Two infra-red images of the Rho Ophiuchi nebula showing the IRAS 16293 system within it, as captured by ALMA showing (l) what was thought to be a binary system of stars (A and B), and a closer view of A (r), revealing its own binary nature. The two stars of A re some 54 AU apart. All three stars are surrounded by accretion disks, with the energised dust surrounding the A stars also visible. Credit: Maureira et al

The item in question is IRAS 16293-2422, a system that has a long history of being observed in the infra-red. However, it had been thought the system comprised a binary pairing of protostars, simply referred to as A and B some 700 AU apart. However, the new study has revealed that the star known as A is actually itself a pair of stars, now called A1 and A2. They are both of similar in mass to the Sun – A1 being slightly smaller, and A2 around 1.4 times larger, and each is surrounded by its own accretion disk from which it is drawing material.

These stars and their disks have certain fascinating aspects. The first is that they are only separated by a distance slightly greater to that of Pluto when at aphelion relative to Earth. They also complete an orbit around one another one every 360 terrestrial years. In addition, the accretion disks around A1 and A2 are also unique.

Detailed view of the binary protostar system within IRAS 16293-2422 and with a size comparison to our solar system. The separation between the sources A1 and A2 is roughly the diameter of the Pluto orbit. The size of the disk around A1 (unresolved) is about the diameter of the asteroid belt. The size of the disk around A2 is about the diameter of the Saturn orbit. Image Credit: © MPE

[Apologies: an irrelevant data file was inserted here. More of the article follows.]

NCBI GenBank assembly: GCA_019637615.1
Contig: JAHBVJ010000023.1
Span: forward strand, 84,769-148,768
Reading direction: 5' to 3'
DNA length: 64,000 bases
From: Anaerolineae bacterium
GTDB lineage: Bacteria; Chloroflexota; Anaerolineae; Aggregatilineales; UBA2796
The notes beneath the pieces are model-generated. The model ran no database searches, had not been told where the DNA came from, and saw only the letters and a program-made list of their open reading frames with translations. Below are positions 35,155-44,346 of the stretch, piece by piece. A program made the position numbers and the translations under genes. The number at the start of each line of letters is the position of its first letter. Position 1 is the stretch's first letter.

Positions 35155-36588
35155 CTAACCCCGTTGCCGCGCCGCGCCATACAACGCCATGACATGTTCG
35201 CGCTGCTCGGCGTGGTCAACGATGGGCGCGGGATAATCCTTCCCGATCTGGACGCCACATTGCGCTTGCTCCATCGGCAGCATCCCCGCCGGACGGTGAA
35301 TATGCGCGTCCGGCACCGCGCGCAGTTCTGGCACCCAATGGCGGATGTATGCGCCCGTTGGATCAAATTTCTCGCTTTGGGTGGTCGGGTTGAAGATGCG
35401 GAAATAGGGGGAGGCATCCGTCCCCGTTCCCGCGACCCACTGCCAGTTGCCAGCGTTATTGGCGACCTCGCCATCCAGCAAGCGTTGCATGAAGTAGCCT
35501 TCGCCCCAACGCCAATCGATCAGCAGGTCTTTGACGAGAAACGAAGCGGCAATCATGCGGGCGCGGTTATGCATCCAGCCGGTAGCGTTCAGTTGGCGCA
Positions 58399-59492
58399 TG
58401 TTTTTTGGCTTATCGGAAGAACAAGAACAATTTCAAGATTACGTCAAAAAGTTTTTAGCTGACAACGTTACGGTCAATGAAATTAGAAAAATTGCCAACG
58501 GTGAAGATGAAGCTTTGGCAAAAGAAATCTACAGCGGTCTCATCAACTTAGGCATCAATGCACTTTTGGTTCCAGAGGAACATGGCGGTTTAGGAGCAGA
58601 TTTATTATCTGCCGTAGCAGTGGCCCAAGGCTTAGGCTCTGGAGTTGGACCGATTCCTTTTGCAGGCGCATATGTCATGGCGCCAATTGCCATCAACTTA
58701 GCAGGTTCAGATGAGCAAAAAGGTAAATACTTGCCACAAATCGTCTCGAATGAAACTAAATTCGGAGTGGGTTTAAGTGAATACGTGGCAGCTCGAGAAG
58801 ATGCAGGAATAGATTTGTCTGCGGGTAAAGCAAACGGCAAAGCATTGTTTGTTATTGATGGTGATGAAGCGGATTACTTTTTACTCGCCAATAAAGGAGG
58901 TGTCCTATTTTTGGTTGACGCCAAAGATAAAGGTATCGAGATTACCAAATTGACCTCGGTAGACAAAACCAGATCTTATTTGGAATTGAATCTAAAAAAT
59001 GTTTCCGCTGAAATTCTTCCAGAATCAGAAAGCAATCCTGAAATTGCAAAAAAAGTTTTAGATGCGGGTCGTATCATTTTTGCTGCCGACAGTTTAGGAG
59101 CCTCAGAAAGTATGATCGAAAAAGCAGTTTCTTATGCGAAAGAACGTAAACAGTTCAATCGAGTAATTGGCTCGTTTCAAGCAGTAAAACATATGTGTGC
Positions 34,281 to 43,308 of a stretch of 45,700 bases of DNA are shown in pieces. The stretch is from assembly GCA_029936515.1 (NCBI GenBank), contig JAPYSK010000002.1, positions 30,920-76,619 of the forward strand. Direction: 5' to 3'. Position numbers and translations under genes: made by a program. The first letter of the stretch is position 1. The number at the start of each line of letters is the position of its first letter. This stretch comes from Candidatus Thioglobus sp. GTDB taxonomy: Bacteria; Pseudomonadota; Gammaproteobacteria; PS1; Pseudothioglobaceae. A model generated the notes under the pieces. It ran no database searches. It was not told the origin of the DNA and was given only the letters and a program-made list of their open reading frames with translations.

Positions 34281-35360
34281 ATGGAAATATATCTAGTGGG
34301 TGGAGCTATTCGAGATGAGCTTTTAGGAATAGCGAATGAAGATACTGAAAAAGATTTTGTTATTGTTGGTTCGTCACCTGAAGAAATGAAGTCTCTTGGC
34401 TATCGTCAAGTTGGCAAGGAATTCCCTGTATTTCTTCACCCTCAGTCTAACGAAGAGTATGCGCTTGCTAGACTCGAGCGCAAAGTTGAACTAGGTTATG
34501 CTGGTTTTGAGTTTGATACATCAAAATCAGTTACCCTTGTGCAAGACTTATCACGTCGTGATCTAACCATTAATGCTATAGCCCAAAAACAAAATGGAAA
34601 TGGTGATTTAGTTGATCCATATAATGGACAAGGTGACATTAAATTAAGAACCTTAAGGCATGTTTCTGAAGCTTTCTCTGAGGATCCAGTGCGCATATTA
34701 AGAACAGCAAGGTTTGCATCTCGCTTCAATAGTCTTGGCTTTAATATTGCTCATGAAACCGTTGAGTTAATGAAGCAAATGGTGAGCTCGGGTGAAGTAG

Both disks are extremely active, filaments of matter streaming into the stars at the heart of each, and further filaments of dust flowing into the disks from the nebula. In addition, the disk around A2 disk appears to be oddly inclined compared to the disks around A and the more distant B, suggesting complex interactions may be at play around it. The disk also appears to have parts rotating in opposite directions relative to one another, the first time such a phenomenon has been seen in a protostar accretion disk. It suggests that should planets eventually form around the star, those nearer to it may orbit the opposite direction to those further out.

Organic scans of the disk also detected glycolaldehyde — a simple form of sugar – and Chloromethane, also called methyl chloride, an important biomarker, together with Carbon Sulphide, Isocyanic Acid, Formamide, and Formic Acid. The presence of the organics is important as it shown that the basic building blocks of life can exist within the accretion disks around stars, and so may be available when the remnants of that disk forms planets.

It’s not clear if / when the formation of either star may reach a point of nuclear ignition, or how such an event might affect the other. However, their confirmation provides astronomers with a first-hand opportunity to witness the earliest stage in the process of stellar evolution.

Proxima Centauri c Confirmed